WASHINGTON - A change in testing could nearly triple the number of women diagnosed with diabetes during pregnancy, but would catching milder cases help mother or baby? A government panel is urging more research to find out.
Gestational diabetes is a growing problem. More women are getting it as they wait until their 30s or later to have a baby, and as they increasingly begin their pregnancies already overweight.
This is one of the most common complications of pregnancy, and just about every woman gets checked for it. That's because if mom's high blood sugar isn't controlled, the fetus can grow too large, leading to C-sections and early deliveries.
There are other problems: Mom can get high blood pressure; the baby can be born with low blood sugar; the baby's risk of obesity in childhood is increased.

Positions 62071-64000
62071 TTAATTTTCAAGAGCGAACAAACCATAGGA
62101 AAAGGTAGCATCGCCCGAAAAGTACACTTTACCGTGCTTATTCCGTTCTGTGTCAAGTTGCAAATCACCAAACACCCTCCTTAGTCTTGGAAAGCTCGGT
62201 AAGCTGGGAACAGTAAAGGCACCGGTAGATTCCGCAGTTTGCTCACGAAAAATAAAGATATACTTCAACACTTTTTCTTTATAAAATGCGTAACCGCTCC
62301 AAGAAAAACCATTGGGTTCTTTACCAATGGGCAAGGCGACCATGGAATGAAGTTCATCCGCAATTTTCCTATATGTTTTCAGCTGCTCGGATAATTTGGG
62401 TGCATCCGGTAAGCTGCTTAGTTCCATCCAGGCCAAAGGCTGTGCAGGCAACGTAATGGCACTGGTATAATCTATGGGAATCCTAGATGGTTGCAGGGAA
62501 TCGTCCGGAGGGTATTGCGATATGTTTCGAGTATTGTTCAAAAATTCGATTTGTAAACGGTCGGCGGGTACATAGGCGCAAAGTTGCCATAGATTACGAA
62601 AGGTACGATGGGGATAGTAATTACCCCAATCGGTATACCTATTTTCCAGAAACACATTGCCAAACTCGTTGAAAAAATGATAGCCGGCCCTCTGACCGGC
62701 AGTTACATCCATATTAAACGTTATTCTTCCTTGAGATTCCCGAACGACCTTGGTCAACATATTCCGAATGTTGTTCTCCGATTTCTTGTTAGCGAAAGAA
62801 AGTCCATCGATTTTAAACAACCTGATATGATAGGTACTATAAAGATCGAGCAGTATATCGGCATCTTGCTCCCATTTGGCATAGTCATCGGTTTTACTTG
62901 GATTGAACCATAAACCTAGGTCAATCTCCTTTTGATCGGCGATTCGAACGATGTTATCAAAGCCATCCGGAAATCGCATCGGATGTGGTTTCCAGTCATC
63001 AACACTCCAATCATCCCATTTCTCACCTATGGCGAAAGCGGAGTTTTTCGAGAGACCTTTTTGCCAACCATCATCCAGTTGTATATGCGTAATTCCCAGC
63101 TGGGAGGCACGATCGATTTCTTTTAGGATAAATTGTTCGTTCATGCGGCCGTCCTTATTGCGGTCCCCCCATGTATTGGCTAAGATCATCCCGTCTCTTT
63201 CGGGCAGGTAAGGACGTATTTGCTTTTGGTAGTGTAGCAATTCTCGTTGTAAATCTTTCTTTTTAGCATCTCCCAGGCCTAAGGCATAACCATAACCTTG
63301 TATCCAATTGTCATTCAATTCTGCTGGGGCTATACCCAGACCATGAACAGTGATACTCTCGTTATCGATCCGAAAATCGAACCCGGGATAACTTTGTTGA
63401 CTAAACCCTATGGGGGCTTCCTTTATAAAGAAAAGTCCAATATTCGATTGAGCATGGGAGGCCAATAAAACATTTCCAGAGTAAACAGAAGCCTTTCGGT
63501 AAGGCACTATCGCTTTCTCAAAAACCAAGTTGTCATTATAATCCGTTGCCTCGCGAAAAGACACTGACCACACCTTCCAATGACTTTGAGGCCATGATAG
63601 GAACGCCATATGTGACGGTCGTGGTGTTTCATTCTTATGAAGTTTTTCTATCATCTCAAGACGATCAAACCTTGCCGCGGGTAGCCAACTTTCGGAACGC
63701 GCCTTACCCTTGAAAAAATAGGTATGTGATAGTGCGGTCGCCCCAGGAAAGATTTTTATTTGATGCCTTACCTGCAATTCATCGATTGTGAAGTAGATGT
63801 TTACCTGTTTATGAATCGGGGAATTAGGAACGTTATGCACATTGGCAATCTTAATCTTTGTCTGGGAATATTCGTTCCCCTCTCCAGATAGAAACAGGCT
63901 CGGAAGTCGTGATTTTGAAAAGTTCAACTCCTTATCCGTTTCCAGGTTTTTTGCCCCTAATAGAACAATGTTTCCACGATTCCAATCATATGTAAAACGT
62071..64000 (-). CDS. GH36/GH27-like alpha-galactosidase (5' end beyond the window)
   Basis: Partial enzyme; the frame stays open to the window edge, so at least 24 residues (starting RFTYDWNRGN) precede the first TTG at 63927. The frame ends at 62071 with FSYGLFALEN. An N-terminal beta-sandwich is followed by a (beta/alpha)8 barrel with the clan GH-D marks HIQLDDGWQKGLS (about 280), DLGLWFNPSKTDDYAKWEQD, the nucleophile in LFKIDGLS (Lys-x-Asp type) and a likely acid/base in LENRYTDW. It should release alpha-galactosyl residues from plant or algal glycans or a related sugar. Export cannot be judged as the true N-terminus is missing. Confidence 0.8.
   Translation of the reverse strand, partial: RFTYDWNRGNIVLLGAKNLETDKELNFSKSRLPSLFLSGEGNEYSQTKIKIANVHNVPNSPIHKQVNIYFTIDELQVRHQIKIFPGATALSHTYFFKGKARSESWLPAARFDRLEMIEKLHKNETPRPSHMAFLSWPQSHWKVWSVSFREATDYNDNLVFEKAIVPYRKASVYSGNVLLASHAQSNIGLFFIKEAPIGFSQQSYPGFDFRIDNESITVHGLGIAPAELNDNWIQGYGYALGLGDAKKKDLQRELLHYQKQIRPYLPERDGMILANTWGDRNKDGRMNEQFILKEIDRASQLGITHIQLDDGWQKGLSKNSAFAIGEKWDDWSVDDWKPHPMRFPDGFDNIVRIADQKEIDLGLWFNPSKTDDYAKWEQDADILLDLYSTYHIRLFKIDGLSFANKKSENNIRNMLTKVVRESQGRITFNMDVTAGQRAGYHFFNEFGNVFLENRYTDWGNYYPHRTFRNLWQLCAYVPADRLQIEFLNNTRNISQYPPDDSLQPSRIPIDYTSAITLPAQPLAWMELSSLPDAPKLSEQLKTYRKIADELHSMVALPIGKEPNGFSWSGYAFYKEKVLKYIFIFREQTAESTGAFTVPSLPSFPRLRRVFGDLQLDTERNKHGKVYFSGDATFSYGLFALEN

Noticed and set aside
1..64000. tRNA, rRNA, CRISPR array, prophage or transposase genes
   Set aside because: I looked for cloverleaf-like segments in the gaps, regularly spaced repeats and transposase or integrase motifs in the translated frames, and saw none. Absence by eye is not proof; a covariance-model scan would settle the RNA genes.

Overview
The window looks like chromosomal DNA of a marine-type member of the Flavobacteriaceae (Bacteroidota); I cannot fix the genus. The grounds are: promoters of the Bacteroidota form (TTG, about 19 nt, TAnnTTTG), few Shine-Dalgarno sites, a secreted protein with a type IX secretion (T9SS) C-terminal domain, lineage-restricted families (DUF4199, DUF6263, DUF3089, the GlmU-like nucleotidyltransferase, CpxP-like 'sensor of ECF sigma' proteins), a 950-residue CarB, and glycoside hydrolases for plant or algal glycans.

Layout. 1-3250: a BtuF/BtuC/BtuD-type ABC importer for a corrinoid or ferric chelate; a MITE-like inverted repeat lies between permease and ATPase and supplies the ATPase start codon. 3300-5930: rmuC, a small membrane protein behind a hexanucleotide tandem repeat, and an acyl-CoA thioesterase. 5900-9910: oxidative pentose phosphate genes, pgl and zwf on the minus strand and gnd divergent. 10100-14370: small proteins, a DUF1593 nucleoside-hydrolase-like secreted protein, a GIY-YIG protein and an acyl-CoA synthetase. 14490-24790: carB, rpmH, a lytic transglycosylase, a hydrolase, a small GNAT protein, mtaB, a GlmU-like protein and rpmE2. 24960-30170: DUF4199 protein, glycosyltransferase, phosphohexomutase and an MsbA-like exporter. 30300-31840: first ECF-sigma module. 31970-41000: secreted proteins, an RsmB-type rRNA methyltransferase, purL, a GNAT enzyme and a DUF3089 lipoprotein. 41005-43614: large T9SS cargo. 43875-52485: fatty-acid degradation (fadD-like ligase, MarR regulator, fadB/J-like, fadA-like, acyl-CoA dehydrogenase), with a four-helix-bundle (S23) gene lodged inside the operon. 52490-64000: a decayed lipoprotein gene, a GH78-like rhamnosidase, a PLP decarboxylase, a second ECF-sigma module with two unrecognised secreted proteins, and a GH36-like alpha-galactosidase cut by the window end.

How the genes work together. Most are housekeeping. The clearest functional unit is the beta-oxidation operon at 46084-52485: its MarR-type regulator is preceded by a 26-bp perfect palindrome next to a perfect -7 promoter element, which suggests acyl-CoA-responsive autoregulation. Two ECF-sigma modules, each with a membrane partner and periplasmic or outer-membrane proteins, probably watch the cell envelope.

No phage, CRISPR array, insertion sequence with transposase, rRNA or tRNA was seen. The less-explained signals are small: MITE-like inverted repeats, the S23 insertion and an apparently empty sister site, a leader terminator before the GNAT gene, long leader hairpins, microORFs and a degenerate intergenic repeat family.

Doctors today diagnose gestational diabetes in about 5 percent to 6 percent of U.S. pregnancies, or about 240,000 a year, according to experts convened this week by the National Institutes of Health.
Most U.S. doctors use a two-step testing method. But now there's a push for doctors to switch to a simpler one-step test backed by the American Diabetes Association and World Health Organization. It lowers the blood sugar threshold for diagnosing the condition.
On Wednesday, the NIH-appointed panel said up to 20 percent more pregnant women would be classified with gestational diabetes if that test were adopted.
The more aggressive approach treats milder cases with diet and exercise, not medication. But that's still a lot of women who would get extra medical care.
There's been no study of whether treating milder cases makes any difference to the health of mother and baby, the experts concluded.